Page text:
Hurdles to building schools for tribals

  • 15th November, 2022

(Mains GS 2 : Government policies and interventions for development in various sectors and issues arising out of their design and implementation.)

Context:

  • The government pushed to set up 740 Eklavya Model Residential Schools (EMRS) for tribal students — one each in every sub-district that has at least a 20,000-odd Scheduled Tribe population, which must be 50% of the total population in that area. 
  • The government is persisting with its mission despite the Parliamentary Standing Committee on Social Justice and Ministry noting this year that the population criteria was “impractical” and needed an “immediate review”.

Eklavya Model Residential Schools:

  • The EMRS model was first introduced in 1997-98 to provide quality education to tribal students with residential facilities in remote corners.
  •  The aim was to build schools at par with the Jawahar Navoday Vidyalayas and Kendriya Vidyalayas. 
  • Until 2018-19, the scheme was overseen by the Ministry of Tribal Affairs with maximum control of identifying new schools, recruiting, management and admissions lying with State governments. 
  • While the Union government had sanctioned a certain number of preliminary EMRS, the guideline of the scheme noted that States and Union Territories would be responsible for seeking sanction of new schools as and when they needed it. 
  • The funds for these schools were to come from the grants under Article 275(1) and the guidelines mandated that unless States finished constructing the schools sanctioned by the Centre, they would not be entitled to funds for new ones. 
  • Apart from the infrastructural requirements of 20-acre plots for each EMRS, the guidelines did not have any criteria of where the EMRS could be set up, leaving it to the discretion of State governments.

Scheme revamped:

  • In 2018-19, cabinet approved the revamping of the EMRS scheme and set up  a National Education Society for Tribal Students (NESTS) entrusted with the management of the State Education Society for Tribal Students (SESTS), which would run the EMRS on the ground.
  • The new guidelines set a target of setting up an EMRS in every tribal sub-district and introduced a “population criteria” for setting them up. 
  • The new guidelines also reduced the minimum land requirement from 20 acres to 15 acres. 
  • Since the new scheme was put into place, the Ministry of Tribal Affairs sanctioned 332 of the targeted 452 schools till 2021-22.

Standing Committee report:

  • However, the Standing Committee in its report noted that a large number of schools were being delayed because the area (15 acre) requirement and the population criteria were making identification and acquisition of land “more cumbersome”, especially in hilly areas, leftwing extremism-affected areas and the northeast.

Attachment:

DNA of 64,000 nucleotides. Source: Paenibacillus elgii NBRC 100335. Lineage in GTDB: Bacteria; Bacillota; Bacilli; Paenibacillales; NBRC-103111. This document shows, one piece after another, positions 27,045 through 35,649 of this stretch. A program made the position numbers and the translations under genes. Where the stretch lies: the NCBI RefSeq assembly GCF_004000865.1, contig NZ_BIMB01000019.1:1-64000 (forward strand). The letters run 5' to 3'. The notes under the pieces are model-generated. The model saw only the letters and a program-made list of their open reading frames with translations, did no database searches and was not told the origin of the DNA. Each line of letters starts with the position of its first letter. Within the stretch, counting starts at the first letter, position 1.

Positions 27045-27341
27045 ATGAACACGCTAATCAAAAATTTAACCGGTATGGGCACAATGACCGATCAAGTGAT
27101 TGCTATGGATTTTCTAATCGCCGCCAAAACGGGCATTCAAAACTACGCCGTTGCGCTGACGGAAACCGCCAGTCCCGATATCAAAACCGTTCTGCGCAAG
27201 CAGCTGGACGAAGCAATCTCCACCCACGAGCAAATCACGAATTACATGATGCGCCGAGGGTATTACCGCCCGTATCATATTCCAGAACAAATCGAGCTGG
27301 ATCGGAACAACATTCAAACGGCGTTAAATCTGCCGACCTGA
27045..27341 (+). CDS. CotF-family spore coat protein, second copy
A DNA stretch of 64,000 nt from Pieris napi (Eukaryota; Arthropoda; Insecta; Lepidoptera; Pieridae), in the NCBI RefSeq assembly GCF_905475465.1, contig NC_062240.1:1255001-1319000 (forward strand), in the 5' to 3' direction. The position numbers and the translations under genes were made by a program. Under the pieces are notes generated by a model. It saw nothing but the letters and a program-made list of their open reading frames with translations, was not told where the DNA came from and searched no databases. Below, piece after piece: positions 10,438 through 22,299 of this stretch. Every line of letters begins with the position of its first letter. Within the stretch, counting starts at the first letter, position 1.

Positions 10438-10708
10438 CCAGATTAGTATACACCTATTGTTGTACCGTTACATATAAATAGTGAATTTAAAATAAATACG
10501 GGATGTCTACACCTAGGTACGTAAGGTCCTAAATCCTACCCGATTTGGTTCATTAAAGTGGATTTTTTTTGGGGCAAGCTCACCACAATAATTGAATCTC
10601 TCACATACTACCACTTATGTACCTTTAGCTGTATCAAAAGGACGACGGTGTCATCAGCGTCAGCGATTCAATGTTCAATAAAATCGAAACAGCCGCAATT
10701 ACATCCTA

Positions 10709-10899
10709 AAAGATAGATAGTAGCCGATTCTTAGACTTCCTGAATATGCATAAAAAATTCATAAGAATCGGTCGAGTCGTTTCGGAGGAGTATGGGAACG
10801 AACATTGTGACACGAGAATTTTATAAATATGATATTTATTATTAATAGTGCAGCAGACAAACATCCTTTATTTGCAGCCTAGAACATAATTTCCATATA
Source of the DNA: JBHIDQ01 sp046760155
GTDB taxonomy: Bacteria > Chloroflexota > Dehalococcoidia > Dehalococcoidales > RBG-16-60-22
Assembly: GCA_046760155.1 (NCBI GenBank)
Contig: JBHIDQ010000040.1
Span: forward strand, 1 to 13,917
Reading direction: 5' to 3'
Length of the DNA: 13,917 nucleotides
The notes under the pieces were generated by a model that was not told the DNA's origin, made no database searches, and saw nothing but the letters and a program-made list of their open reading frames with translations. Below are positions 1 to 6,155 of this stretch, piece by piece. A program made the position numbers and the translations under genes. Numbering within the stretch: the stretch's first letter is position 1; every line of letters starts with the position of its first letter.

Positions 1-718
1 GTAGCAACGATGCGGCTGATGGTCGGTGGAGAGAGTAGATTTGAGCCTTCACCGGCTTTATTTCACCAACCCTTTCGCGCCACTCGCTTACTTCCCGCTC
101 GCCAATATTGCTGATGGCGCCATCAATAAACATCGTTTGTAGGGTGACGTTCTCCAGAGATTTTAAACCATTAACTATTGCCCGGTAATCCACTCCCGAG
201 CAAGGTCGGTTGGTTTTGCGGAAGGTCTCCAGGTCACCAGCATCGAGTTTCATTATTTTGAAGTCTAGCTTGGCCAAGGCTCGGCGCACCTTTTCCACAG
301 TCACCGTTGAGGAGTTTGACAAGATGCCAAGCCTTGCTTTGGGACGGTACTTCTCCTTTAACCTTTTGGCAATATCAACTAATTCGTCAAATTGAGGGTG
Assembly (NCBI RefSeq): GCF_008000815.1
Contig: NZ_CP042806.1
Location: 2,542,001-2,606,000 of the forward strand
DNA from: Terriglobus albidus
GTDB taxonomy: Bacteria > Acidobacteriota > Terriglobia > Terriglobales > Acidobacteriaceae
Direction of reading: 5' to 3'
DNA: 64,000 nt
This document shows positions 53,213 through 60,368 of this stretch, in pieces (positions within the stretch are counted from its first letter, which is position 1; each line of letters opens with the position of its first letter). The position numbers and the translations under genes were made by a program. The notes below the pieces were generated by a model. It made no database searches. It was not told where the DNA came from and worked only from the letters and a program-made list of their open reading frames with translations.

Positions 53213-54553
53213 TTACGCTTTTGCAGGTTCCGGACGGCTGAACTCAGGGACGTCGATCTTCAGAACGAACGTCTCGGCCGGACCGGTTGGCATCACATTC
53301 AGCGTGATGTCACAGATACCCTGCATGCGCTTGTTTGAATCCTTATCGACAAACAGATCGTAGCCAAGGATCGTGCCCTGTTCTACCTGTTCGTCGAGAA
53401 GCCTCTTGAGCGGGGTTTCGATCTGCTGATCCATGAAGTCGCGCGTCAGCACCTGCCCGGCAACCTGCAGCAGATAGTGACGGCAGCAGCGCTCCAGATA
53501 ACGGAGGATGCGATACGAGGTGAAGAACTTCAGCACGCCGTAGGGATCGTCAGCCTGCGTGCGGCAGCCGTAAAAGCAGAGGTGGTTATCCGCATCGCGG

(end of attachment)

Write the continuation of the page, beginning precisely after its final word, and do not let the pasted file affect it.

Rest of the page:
• It noted that even though the new guidelines provided for relaxations in these areas, other problems with land acquisition continued to persist.
  •  The Standing Committee noted that the population criteria ran the risk of depriving a “scattered tribal population” of the benefit of EMRS, “which are a means towards their educational empowerment”.
  • Moreover, despite the setting up of the NESTS, there was a shortage of teachers.
  • Further issues are non-uniformity in the quality of teachers, not enough recruitment in reserved positions, and a large number of schools recruiting teachers contractually, in a bid to save on salary expenses. 
  • As of July this year, all functional EMRS had a teaching strength of just under 4,000 against the 11,340 recommended by NESTS.

Teacher-student relationship:

  • A cordial relationship between tribal students and their teachers is one of the critical factors to promote meaningful learning in classrooms. It is important to understand that tribal children do not have the same backgrounds as their non-tribal schoolmates or teachers.   
  • There is a need to respect and value the culture, traditions, mannerisms, languages and cultural heritage of the tribal students. Interestingly, many tribal cultures have positive elements.
  • It should be the responsibility of the teachers and academic personnel to promulgate this incredible wealth of indigenous knowledge among tribal youths in schools and colleges.

Conclusion:

  • There is a pressing need for collaboration and strategic discourse between government, policy-makers, civil society organizations and international development institutions to collectively put efforts to address the chronic problems and allocate adequate funds from the central and state budget for tribal education.
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